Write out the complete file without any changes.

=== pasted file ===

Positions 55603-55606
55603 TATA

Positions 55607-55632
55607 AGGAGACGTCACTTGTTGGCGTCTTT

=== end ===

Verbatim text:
Positions 55603-55606
55603 TATA

Positions 55607-55632
55607 AGGAGACGTCACTTGTTGGCGTCTTT